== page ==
Monitoring the effects of Willow removal - M/BUS/274 (Related to Development of a Willow Removal monitoring program - M/BUS/115)
MDFRC Publication 20/2010
98 pages. 1 of 3 reports associated with project see (Effects of Willow (Salix spp.) Removal on Freshwater Ecosystem Dynamics. Autumn/Spring Monitoring 2007 & 2008) and (Effects of Willow (Salix spp.) Removal on Freshwater Ecosystem Dynamics: New Monitoring Sites).
In March 2006, The Murray-Darling Freshwater Research Centre (MDFRC) was commissioned and funded by the North East Catchment Management Authority (NECMA) to develop a literature review and a long-term monitoring program detailing the effects of willow removal on freshwater aquatic systems and to monitor these effects. The literature review was completed in June 2006 (Zukowski and Gawne 2006). This review demonstrated that although anecdotal evidence suggests an overall increase in ‘stream health’ in the long-term following willow removal, there is a consistent lack of data describing the effects of willows and willow removal on Australian aquatic environments. This made accurate predictions about short and long-term effects of willow removal difficult and led to the next phase of the project that identified key issues and recommended a monitoring program. The monitoring and key issues report developed a protocol for identifying key issues and a monitoring program associated with potential long-term effects of willow removal on aquatic systems (Zukowski et al. 2007). These key issues were based on the knowledge available and their importance to stream ecology. The next phase of the project was the implementation of the monitoring program at willow removal and control sites to ascertain the key long-term effects of willow removal on aquatic systems. Willow removal was undertaken in sites along a 600 m reach of Little Snowy Creek, Eskdale, Victoria, during April 2007. Monitoring was undertaken before (March 2007), one week (May 2007) and six months (October 2007) after willow removal in control and willow removal sites along Little Snowy Creek. A report outlining the first years monitoring results was produced in November 2007 (Zukowski et al. 2007). Monitoring was continued and undertaken bi-annually: one year (May 2008) and one and a half years (October 2008) after willow removal in control and willow removal sites along Little Snowy Creek. In July 2009 consultation between MDFRC and NECMA determined that four new sites would be added to the program. These sites were placed upstream of the existing monitoring sites on Little Snowy Creek and included a new willow removal site (pre-removal), a control site and two sites with a native vegetation riparian zone. This report summarises the literature review, key issue assessments and monitoring outcomes for the spring and autumn seasons of 2009 and 2010, now three years post willow removal at the first site near Eskdale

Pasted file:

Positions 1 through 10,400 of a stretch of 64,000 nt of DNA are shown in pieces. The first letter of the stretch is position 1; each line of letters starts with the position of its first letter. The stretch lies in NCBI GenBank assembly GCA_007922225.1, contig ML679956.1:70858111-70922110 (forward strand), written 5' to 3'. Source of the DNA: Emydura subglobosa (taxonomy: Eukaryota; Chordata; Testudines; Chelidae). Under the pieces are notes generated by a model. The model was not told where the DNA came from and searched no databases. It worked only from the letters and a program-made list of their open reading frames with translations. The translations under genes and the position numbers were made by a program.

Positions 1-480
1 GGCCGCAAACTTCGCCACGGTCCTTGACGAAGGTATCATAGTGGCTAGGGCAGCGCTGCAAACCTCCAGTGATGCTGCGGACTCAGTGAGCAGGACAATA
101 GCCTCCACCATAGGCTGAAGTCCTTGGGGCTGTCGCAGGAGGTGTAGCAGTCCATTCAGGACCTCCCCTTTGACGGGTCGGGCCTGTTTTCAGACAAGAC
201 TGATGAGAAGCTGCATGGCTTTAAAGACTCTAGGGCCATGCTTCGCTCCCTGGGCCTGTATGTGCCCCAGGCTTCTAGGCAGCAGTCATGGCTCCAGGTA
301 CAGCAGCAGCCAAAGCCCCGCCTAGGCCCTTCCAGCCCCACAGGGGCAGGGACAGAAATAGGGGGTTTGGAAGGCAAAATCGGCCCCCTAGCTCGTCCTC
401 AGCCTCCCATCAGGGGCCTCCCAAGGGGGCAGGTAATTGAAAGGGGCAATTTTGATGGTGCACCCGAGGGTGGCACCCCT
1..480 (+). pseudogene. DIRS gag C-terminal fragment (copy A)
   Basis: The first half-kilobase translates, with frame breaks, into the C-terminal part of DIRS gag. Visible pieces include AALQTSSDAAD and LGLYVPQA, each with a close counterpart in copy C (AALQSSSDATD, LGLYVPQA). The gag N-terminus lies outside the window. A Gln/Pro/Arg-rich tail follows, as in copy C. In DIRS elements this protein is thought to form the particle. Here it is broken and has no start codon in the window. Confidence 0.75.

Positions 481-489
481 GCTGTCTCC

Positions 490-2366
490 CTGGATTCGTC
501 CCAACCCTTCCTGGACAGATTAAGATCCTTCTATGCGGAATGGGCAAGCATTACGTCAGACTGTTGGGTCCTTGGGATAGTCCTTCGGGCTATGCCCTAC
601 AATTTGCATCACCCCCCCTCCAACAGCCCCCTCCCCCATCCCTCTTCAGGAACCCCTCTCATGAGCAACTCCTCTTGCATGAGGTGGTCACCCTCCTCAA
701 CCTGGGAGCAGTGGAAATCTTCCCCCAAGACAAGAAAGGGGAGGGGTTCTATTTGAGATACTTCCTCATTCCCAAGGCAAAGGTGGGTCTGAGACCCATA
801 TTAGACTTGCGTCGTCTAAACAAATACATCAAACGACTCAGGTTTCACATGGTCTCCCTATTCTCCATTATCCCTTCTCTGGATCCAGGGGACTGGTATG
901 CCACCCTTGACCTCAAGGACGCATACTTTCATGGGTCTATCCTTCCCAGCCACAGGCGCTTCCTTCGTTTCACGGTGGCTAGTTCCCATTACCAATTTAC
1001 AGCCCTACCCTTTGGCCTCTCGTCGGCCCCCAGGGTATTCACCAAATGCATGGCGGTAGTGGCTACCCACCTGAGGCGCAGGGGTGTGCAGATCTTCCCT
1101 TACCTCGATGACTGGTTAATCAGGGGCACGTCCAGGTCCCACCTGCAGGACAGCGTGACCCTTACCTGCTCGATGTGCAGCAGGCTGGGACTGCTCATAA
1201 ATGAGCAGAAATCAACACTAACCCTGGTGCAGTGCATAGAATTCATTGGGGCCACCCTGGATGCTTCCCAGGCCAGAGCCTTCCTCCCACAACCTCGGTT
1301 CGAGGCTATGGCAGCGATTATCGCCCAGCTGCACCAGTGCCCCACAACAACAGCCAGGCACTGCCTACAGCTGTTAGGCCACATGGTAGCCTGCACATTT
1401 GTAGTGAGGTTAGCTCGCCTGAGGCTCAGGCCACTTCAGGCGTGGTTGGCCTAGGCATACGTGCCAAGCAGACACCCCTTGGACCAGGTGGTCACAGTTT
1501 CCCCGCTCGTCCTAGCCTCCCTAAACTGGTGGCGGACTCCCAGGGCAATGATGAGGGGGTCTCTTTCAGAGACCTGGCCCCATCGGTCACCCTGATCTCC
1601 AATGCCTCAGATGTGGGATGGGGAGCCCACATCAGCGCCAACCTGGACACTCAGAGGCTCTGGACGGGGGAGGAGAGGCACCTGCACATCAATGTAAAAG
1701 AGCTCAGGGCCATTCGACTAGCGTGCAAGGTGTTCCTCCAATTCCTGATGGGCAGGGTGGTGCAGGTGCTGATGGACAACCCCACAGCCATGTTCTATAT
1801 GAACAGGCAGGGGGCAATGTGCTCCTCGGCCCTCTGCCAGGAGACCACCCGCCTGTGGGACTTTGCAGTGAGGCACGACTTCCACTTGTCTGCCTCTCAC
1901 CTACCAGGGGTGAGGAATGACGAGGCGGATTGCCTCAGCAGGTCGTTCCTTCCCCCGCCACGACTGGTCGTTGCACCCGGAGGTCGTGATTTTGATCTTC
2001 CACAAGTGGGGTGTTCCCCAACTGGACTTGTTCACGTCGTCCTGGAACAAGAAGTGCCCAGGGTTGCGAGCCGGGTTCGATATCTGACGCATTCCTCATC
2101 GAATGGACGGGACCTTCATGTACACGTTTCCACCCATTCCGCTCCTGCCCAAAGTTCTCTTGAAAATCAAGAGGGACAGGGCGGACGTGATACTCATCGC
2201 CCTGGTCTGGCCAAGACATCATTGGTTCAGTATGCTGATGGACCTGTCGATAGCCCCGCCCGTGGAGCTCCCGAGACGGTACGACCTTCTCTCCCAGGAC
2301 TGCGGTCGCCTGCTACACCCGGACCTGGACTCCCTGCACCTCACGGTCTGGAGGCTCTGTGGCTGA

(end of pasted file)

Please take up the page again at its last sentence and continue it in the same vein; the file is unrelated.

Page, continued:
MDFRC funding agency: North East Catchment Management Authority
MDFRC client: North East Catchment Management Authority